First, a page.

When Atlantic Records took an interest in what was happening in Memphis at Stax, an intriguing comparison of the greenness of grasses took place. When it came to making records, there was a New York way, and there was a Memphis way.
You could probably fill the Mid-South Coliseum with the folks who say they saw Jimi Hendrix play the Ellis Auditorium in April, 1969. The spectacle of the left-handed guitarist who played an upside-down right-handed guitar did not disappoint the folks who plunked down their 3, 4, 5, or 6 dollars for a seat in one of the two
Flush with the success of their first top-ten single, “Gee Whiz” by Carla Thomas, the focus of Jim Stewart and the folks at Satellite Records was on cashing in with a follow-up album. Carla was off attending Tennessee State, so there was much back-and-forth between Memphis and Nashville as Carla learned to juggle Freshman English 1010 with a non-credit hands-on lab in applied pop star studies. In the background of this flurry of activity lurked the single which would not only set the direction of the emerging label’s sound, but also force it to change its name.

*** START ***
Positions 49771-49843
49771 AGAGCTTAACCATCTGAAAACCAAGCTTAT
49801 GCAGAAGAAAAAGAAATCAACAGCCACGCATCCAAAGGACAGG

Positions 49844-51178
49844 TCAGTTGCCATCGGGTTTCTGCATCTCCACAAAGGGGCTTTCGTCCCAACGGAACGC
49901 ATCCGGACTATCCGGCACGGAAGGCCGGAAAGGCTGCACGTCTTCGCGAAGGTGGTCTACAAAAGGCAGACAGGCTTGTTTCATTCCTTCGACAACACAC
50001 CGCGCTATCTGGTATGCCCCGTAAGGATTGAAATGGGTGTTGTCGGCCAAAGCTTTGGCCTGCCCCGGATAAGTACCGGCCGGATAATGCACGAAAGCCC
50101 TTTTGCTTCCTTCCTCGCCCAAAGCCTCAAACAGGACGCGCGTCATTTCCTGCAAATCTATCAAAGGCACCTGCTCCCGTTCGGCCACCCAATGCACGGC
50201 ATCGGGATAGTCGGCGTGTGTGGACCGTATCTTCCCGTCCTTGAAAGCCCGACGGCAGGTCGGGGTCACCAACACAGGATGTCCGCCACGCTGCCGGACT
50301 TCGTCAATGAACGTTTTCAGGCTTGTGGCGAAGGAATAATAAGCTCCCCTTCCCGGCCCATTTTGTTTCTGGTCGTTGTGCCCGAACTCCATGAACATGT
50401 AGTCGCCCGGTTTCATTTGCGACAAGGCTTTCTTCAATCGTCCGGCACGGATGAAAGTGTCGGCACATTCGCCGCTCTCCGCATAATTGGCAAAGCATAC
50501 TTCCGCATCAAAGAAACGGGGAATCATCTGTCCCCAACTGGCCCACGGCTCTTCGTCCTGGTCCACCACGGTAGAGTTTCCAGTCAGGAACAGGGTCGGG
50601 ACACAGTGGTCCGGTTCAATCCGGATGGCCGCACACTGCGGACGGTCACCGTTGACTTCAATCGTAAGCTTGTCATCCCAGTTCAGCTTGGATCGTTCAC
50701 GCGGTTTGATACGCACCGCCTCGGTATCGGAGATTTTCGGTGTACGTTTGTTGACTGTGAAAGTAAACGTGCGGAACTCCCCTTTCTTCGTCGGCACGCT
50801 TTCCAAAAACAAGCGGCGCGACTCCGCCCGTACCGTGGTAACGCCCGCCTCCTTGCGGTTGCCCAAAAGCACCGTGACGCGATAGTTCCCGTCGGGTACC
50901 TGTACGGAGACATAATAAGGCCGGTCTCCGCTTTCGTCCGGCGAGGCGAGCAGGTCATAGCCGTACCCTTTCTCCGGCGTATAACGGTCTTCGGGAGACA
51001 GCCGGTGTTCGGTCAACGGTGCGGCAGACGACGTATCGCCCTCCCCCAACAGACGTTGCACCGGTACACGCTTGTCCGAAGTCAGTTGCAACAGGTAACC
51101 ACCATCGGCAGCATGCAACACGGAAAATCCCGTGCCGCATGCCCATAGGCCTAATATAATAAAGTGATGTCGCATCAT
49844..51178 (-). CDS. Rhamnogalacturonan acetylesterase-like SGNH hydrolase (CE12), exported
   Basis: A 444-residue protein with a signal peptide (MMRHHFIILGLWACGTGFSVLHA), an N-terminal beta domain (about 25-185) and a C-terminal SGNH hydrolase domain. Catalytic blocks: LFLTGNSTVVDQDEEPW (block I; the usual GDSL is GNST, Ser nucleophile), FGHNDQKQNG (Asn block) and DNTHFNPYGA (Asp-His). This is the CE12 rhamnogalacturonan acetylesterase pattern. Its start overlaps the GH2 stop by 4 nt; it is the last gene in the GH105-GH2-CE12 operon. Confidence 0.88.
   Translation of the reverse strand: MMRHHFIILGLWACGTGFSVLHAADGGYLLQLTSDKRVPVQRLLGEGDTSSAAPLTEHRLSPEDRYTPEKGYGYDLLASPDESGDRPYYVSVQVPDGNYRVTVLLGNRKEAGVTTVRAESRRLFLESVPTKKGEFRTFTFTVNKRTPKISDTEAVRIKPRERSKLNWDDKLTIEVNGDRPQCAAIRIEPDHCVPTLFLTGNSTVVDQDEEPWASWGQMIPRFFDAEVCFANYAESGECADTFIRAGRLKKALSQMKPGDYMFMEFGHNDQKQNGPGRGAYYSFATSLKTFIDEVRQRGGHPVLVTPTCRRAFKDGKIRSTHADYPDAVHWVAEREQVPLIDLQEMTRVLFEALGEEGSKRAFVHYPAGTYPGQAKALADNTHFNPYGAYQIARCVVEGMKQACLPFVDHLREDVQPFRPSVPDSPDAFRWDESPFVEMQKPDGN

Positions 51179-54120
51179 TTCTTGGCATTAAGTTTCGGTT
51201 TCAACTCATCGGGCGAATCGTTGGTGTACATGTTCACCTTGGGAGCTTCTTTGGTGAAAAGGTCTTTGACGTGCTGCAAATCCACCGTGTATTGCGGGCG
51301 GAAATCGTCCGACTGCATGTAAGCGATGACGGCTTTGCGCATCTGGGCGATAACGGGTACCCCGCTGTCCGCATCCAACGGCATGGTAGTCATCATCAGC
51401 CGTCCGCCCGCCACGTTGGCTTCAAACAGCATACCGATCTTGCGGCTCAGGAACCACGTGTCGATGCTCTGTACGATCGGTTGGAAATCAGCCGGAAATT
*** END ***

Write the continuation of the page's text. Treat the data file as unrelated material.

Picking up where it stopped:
In 1960, after three years of trying, Satellite Records finally launched a release that hit the charts, the single “Cause I Love You.“ Everyone was giddy with success. The world’s oldest teenager, Rufus Thomas, was back on the charts again, wailing the smash tune as a duet with his daughter Carla. Satellite owner Jim Stewart’s wild idea of running a recording studio and starting a record label seemed to be paying off. Jim’s sister, Estelle Axton, was happy because there was cash to make those second-mortgage payments for the loan she took out to put her bank-teller brother in business.